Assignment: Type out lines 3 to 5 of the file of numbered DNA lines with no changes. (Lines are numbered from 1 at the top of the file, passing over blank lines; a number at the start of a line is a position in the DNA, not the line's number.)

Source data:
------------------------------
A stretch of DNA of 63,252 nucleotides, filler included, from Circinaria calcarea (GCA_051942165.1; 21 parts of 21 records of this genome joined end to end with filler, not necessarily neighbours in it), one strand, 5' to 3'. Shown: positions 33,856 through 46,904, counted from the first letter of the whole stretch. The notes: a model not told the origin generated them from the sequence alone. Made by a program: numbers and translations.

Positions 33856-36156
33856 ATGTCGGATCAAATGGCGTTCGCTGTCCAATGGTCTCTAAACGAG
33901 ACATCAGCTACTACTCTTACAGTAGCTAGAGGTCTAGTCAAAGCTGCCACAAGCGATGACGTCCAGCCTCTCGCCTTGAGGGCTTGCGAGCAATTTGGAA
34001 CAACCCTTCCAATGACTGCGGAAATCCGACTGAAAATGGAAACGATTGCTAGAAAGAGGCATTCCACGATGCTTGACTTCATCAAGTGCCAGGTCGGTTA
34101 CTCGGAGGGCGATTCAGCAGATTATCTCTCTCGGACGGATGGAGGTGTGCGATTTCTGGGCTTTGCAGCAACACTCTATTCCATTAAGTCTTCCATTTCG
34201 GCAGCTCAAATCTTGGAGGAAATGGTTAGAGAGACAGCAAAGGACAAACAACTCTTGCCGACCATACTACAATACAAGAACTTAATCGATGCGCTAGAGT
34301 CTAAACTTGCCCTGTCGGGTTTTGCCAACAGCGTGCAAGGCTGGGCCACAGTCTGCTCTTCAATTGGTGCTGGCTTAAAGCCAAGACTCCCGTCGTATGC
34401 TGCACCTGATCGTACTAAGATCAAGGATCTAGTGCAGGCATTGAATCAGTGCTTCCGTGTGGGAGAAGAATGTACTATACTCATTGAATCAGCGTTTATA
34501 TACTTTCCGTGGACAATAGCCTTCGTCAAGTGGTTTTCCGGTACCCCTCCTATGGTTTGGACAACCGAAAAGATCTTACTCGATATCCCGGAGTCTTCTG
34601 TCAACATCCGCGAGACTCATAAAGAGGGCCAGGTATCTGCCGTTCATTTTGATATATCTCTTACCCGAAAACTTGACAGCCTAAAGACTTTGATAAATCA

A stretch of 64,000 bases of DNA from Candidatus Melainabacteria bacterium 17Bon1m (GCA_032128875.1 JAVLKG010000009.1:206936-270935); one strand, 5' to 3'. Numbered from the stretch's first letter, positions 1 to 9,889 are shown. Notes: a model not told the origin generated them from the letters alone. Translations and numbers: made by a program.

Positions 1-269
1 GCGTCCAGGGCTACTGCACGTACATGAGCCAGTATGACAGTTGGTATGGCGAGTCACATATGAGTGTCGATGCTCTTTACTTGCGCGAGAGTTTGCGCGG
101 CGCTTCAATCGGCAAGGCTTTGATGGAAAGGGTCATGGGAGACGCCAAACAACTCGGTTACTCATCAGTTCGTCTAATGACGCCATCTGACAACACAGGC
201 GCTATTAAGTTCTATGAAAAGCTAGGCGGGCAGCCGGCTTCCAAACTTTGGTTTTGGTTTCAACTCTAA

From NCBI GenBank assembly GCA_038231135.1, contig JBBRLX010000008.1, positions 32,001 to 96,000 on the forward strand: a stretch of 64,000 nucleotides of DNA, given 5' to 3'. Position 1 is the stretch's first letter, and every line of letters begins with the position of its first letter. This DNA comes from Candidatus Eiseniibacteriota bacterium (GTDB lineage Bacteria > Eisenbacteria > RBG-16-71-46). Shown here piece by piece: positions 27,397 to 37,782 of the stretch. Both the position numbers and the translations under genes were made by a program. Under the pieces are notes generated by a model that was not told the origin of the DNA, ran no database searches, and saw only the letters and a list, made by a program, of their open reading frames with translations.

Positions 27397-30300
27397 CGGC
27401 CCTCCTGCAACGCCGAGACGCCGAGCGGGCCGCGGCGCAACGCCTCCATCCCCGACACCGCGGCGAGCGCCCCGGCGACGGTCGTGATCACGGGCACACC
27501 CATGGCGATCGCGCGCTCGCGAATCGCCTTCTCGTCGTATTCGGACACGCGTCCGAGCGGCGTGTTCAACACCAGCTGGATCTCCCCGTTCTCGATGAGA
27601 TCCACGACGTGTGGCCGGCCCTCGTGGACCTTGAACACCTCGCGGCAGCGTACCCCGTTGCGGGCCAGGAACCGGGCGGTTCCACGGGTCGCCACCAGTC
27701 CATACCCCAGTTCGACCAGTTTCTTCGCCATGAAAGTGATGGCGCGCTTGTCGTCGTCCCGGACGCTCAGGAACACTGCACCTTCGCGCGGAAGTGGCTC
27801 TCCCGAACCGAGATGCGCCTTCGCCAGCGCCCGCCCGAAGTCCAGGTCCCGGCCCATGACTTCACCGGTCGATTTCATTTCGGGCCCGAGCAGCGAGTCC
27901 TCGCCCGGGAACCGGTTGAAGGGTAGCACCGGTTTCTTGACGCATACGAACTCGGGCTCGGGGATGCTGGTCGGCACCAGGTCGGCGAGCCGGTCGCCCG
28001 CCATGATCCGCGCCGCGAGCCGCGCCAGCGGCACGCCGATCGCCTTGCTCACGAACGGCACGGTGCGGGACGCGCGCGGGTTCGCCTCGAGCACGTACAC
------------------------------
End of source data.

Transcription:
33856 ATGTCGGATCAAATGGCGTTCGCTGTCCAATGGTCTCTAAACGAG
33901 ACATCAGCTACTACTCTTACAGTAGCTAGAGGTCTAGTCAAAGCTGCCACAAGCGATGACGTCCAGCCTCTCGCCTTGAGGGCTTGCGAGCAATTTGGAA
34001 CAACCCTTCCAATGACTGCGGAAATCCGACTGAAAATGGAAACGATTGCTAGAAAGAGGCATTCCACGATGCTTGACTTCATCAAGTGCCAGGTCGGTTA